There are few things more worrying than trusting somebody else with your money, but when you choose an accountant you’re effectively doing just that.
Whether you need someone who can manage your personal affairs in a tax-efficient way, or a specialist contractor accountant, there are a couple of useful ways to find a qualified accountant, and safeguard your financial affairs.
A professional affiliation is a useful way to single out accountants who are in the career for the long term.
The ICAEW – the Institute of Chartered Accountants in England and Wales – has been around since 1880 and has more than 138,000 members based all over the world.
ACCA – the Association of Certified Chartered Accountants – is a global organisation with nearly 150,000 members, and was brought into existence only slightly more recently than the ICAEW, in 1904.
Meanwhile, for businesses, there’s CIMA – the Chartered Institute of Management Accountants – to help managers find an accountant qualified to advise them about strategy, spending and commercial decision-making.
Depending on your needs, choosing an accountant from among the membership of one of these organisations could be a good way to make sure they meet certain standards of qualification and professionalism.
Is the firm qualified, or the individual?
It is worth bearing in mind that you may be assigned an account manager who isn’t themselves qualified, but someone at the firm is. For example, for many contractor-related accounting activities, a non-qualified manager is perfectly capable of completing a wide range of tasks.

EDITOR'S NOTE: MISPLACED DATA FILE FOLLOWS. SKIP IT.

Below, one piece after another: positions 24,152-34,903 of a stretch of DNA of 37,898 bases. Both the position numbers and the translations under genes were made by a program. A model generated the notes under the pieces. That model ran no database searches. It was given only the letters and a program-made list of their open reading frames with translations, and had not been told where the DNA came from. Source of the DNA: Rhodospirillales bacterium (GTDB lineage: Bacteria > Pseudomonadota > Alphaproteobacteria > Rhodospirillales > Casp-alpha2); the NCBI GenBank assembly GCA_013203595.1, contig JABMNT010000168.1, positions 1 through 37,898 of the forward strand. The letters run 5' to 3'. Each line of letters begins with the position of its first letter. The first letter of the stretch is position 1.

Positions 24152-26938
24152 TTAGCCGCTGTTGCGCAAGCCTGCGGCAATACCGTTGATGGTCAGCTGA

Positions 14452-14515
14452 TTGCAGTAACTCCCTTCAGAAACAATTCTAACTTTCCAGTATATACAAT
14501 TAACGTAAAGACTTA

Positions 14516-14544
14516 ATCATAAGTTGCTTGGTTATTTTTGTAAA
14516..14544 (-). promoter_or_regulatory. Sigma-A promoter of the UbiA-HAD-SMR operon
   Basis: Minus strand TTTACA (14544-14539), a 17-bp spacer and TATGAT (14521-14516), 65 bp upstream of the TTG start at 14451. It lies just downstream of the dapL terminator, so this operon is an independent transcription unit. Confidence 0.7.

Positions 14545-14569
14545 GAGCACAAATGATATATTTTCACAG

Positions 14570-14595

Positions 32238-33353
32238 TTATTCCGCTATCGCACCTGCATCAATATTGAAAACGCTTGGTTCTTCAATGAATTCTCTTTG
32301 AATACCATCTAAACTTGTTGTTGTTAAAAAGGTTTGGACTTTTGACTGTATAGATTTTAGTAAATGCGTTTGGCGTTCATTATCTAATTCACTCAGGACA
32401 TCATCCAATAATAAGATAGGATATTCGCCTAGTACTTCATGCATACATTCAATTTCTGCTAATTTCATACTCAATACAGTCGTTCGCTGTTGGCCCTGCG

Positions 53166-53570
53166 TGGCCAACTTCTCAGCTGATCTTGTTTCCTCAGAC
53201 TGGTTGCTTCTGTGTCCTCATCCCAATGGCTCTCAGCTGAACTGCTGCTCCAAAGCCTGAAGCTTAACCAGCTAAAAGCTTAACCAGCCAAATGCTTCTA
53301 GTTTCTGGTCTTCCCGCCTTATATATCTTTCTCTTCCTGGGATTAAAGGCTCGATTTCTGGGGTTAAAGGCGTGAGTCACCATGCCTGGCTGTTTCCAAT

However, to sign off accounts, or provide a mortgage reference, for example, only a qualified person at the firm is able to do this.
This is often the case in the contracting industry, where accounts production is more akin to a factory line – where client’s accounts are relatively simple and similar to deal with.
You may need to pay a higher fee if you would like all of your affairs to be dealt with by a qualified accountant, rather than an accounts manager. If your needs are relatively complex, or you have other accounting needs – you may be better off seeking a more traditional accountancy firm, rather than a contractor specialist.
No matter who you choose to work with, things can go wrong – and, when they do, you’ll want to make sure you have some course of redress to fall back on.
This is where specialist insurance comes into play, and the main policy you’ll probably want to look out for is professional indemnity insurance, or PI.
Professional accountants should have a PI policy in place; it means that, if they give bad advice that ends up costing a client money, they can repay the losses by claiming against their insurance.
Word of Mouth
Accountancy is a profession where word of mouth is particularly important, and a good accountant thrives on recommendations from happy customers.
If you know people who have been with the same accountant for a long time, and have never had any problems, you might want to look into enlisting their services for yourself – just remember to ask all the usual questions about qualifications and PI levels if you’re not 100% certain that they’re right for you.